The Evil Within 2 Review | Splintered Mind

The Evil Within 2 is a great improvement from its predecessor. The production values have been given decent polish, with some impressive visuals and audio design to show for it. The gameplay actually feels like something living up to its pedigree. There is an actual coherent plot from start to finish. And there’s a greater sense of discipline running throughout the entire production.

But I am still not entirely convinced the game is a true return to form for the talent involved. Despite all of the gloss and polish of a more confident production, the game never fully struck a chord with me due to a bunch of small problems that continued to add up.

Father and Daughter

You once again fill the shoes of detective Sebastian Castellanos. After drinking himself into a hole trying to forget the events of the first game, he is captured by the world-controlling secret society the Illuminati Mobius. They then reveal that his daughter, believed to have died in a tragic fire, is actually alive and well. The twist is she has been plugged into STEM, a sort of alternative linked mindscape (think The Matrix) with her innocent mind used to power it. But something has gone horribly wrong inside the program, causing the digital slice of urban Americana called Union to slowly crumble to dust, so Sebastian is given a simple task: enter the crumbling world of STEM and rescue his daughter with their freedom as a reward.

And it leads to one of the bigger problems I have with the story. The first Evil Within had no real story until the final two hours or so; a nakedly obvious vehicle for various unconnected encounters and set pieces and horrific imagery. While the sequel doesn’t hit “Inception meets Hellraiser” levels of overwrought obfuscation and gratuitous gore, it does have one of the most trite and played-out motivations for a video game hero. In this case, a washed-up father rescuing his child while also overcoming personal demons. Sebastian was practically a caricature before, a generic grizzled police detective that got in way over his head, but his goal here feels as rote as a Hallmark Channel original movie… with more flesh-eating maniacs and flamethrower-wielding zealots.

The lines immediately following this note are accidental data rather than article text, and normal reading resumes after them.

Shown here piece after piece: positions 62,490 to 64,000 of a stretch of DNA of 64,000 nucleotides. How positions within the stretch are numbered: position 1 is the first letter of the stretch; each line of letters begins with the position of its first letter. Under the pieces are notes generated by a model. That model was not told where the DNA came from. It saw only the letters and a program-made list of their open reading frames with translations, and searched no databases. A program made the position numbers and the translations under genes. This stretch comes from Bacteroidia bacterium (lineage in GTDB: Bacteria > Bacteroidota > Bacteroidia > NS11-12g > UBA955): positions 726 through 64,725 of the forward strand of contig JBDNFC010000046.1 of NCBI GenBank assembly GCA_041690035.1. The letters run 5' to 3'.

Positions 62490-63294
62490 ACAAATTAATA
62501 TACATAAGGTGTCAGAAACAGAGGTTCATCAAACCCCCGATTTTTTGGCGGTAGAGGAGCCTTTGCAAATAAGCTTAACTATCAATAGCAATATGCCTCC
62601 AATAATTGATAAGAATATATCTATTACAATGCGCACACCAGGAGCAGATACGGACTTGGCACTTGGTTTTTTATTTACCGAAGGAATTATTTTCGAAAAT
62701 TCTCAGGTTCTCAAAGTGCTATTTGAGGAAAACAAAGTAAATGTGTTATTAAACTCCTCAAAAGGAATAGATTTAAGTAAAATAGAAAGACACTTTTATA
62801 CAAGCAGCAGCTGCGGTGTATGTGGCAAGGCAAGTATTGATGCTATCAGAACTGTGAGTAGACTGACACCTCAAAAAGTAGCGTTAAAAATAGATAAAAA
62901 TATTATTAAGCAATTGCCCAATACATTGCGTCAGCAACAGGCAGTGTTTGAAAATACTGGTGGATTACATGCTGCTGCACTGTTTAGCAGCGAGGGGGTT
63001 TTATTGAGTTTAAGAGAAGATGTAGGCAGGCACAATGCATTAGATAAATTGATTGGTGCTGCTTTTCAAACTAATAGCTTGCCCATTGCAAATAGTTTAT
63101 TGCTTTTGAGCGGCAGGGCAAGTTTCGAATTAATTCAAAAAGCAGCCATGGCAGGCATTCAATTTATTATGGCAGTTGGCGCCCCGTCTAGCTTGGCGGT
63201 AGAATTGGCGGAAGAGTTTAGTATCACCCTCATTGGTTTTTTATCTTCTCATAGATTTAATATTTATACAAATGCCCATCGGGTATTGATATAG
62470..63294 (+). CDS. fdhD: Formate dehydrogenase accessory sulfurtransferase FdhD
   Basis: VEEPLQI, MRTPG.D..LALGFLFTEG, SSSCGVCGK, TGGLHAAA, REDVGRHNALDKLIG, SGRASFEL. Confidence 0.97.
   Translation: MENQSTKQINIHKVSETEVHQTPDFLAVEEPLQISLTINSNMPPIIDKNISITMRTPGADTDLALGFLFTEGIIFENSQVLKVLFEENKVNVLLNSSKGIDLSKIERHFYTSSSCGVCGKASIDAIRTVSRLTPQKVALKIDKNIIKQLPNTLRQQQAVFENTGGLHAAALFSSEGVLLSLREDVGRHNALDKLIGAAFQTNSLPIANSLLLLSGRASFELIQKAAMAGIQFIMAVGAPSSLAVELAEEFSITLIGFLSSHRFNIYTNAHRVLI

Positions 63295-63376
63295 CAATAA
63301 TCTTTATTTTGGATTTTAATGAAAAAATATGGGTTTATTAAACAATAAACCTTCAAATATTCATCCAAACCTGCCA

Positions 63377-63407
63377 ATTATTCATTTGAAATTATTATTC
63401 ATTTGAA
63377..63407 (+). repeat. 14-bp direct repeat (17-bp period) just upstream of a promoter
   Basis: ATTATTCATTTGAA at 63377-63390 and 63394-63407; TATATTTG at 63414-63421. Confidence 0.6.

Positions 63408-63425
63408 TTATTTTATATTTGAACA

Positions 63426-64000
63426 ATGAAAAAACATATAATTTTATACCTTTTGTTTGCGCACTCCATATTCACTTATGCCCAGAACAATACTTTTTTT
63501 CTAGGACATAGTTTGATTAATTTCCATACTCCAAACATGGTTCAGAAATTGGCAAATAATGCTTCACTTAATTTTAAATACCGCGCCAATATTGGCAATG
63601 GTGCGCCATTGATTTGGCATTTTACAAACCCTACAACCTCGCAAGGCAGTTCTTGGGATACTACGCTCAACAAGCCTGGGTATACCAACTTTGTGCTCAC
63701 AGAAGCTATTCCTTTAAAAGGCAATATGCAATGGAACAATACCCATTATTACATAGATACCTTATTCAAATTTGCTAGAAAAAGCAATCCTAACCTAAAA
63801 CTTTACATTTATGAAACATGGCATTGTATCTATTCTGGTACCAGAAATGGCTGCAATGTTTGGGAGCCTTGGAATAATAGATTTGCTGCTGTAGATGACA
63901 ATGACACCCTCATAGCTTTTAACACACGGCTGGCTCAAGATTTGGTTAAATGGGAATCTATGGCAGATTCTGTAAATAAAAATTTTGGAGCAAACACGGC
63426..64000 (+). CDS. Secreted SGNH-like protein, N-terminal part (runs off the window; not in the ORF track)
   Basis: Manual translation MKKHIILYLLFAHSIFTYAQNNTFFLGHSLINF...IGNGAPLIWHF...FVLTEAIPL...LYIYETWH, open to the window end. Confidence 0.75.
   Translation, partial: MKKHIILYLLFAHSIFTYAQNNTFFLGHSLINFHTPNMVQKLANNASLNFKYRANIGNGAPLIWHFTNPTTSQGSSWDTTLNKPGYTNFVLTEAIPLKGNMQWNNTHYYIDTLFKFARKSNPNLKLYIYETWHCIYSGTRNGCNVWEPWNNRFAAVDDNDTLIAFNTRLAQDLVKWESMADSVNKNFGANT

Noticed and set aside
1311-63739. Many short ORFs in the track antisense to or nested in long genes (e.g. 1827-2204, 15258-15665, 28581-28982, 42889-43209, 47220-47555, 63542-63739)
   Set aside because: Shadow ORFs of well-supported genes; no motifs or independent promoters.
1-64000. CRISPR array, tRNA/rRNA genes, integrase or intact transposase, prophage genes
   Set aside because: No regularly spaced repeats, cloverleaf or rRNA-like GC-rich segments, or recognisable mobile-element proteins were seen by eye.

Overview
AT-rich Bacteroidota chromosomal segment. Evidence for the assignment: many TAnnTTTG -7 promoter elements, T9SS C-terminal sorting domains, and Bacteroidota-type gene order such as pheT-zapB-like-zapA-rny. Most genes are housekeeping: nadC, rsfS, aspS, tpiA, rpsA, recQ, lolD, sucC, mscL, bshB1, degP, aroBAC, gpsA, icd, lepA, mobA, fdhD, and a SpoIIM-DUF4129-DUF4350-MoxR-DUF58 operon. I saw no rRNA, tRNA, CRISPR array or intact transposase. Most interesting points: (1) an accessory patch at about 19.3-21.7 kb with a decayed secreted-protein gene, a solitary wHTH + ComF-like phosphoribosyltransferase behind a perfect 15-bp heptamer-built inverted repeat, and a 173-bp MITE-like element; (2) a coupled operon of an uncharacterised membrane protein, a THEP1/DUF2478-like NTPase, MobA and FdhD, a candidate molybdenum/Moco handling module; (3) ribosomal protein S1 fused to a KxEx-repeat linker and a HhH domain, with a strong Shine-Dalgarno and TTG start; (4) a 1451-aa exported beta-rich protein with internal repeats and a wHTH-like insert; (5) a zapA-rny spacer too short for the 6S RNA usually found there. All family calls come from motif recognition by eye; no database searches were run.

This is evened out by the entire game’s presentation leaning in to a campier tone. While Shinji Mikami didn’t direct this installment, the duty falling to John Johanas this time around, the beats and ideas feel remixed almost completely wholesale from an older Resident Evil game. An evil organization with a silly plan for world domination, a squad of specially trained soldiers entering a dangerous location and getting picked off one by one, horribly unethical experimentation that backfires, scenery-chewing baddies, the list goes on. It also helps forgive Sebastian’s tendency to say “what the?” at every single unusual happening around him despite this not being his first adventure into the unknown.

Welcome to Union